To create a productive research experience with undergraduate researchers, it is important to establish clear and mutually agreed upon roles and expectations for the project, whether during the summer or academic year.
Below are some suggestions. See also our Tips for a Positive Research Assistant Experience.
- Discuss the weekly schedule, including the number of hours and days/times the student will be working on the research project.
- Outline your general and specific expectations of the student, including any required readings, writings, meetings and projects.
- Discuss the project timeline. Identify specific milestones within the work plan and expected completion dates.
Student Responsibilities and Preparation
- Discuss with the student his or her responsibilities. What independent decisions can they make, if any? How should students document their work and in what format? What is expected with respect to interim reports, regular meetings, final products, and presentations?
- Provide relevant training and resources for aspects of the research the student will engage in. Does the student need to be trained in chemical or other laboratory safety procedures? Does the student know how and where to access necessary resources for photocopying, ordering supplies, and signing equipment out from the department or general stockroom?
- Discuss with students the responsible conduct of research and research ethics. Ensure they have CITI certification, if necessary. CITI research training modules are available online to all Middlebury students. See more information on our Ethics and Safety page.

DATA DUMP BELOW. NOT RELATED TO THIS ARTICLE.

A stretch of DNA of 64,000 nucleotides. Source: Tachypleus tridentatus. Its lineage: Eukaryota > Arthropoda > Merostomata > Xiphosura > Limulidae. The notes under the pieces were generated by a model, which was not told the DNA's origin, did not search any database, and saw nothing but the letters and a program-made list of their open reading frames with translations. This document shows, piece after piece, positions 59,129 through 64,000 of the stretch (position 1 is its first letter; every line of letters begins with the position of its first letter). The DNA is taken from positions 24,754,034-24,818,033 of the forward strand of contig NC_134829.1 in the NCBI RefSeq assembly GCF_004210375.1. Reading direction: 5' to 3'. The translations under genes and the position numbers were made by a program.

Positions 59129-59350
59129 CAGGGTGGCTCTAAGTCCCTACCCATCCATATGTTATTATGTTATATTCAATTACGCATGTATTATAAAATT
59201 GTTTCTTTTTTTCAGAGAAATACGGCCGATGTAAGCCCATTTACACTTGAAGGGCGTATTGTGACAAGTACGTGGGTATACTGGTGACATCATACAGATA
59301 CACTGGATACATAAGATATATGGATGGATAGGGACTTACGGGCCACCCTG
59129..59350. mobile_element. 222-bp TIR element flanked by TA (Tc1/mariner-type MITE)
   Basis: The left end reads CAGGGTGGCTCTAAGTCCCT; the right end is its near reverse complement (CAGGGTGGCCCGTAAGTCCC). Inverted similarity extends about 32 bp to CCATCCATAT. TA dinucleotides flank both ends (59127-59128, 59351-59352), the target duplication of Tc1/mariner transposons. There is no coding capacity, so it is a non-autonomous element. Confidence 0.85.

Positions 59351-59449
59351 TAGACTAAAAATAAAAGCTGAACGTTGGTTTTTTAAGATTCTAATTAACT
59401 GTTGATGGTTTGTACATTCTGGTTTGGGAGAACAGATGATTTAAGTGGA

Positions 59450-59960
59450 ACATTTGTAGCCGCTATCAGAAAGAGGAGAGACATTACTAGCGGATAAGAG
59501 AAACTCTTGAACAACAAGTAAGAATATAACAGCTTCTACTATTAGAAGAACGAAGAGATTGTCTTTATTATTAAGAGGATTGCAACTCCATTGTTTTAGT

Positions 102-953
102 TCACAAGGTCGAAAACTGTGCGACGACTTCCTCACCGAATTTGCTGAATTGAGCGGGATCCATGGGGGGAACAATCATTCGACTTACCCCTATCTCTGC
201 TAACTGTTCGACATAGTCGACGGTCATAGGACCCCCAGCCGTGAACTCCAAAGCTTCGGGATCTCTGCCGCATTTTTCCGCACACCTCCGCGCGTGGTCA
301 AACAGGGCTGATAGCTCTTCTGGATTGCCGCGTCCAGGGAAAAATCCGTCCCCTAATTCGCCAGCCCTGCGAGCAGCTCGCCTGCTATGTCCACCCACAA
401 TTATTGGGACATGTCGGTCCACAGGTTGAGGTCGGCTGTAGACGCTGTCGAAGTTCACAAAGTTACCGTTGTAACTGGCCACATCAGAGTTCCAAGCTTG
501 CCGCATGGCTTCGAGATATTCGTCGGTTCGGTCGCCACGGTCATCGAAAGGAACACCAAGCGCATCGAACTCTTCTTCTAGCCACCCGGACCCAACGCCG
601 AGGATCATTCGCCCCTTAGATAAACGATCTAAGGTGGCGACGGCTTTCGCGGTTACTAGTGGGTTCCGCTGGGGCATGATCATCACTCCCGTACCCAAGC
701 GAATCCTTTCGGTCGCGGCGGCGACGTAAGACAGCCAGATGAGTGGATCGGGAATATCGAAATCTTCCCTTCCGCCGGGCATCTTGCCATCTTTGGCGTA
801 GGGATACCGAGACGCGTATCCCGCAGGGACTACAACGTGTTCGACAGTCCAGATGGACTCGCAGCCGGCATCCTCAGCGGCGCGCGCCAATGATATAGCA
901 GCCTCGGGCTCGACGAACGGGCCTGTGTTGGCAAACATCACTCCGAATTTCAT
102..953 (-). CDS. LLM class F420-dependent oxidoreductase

Ongoing Communication and Goal Assessment
- Foster a culture of open and clear communication. What is the best way for students to communicate with you? Do you have an open-door policy? Do you prefer appointments? Are you going to be out of town for an extended period? Who can the student consult if you are unavailable?
- Have regular meetings with the student to provide feedback on the quality and quantity of their work. Set these meetings up ahead of time, before problems develop, and use them as opportunities to provide constructive feedback.
- Describe to students how they can grow into the project as they gain more skills and experience. Without understanding the bigger picture, students may not see the importance of some entry-level work.
- Ask students what goals (academic, personal, and/or skill-based) they hope to accomplish during the research. Ask them to assess their progress periodically and at the end of the research period.
- Share with students the skills, competencies, and learning you see them develop during and at the end of the research experience.
Providing funding for opportunities comes with obligations to be aware of such as the following:
- Funding for a student may be a taxable award (see tax info).
- Travel domestically or abroad may require forms or approval (see travel and global operations).
- Federal grant funded projects may require RCR training for students involved.
- Departments may also have internal requirements.
Thanks to the Undergraduate Research Office, University of Missouri for many of these suggestions.
Center for Teaching, Learning, and Research
Davis Family Library, Suite 225
Middlebury, VT 05753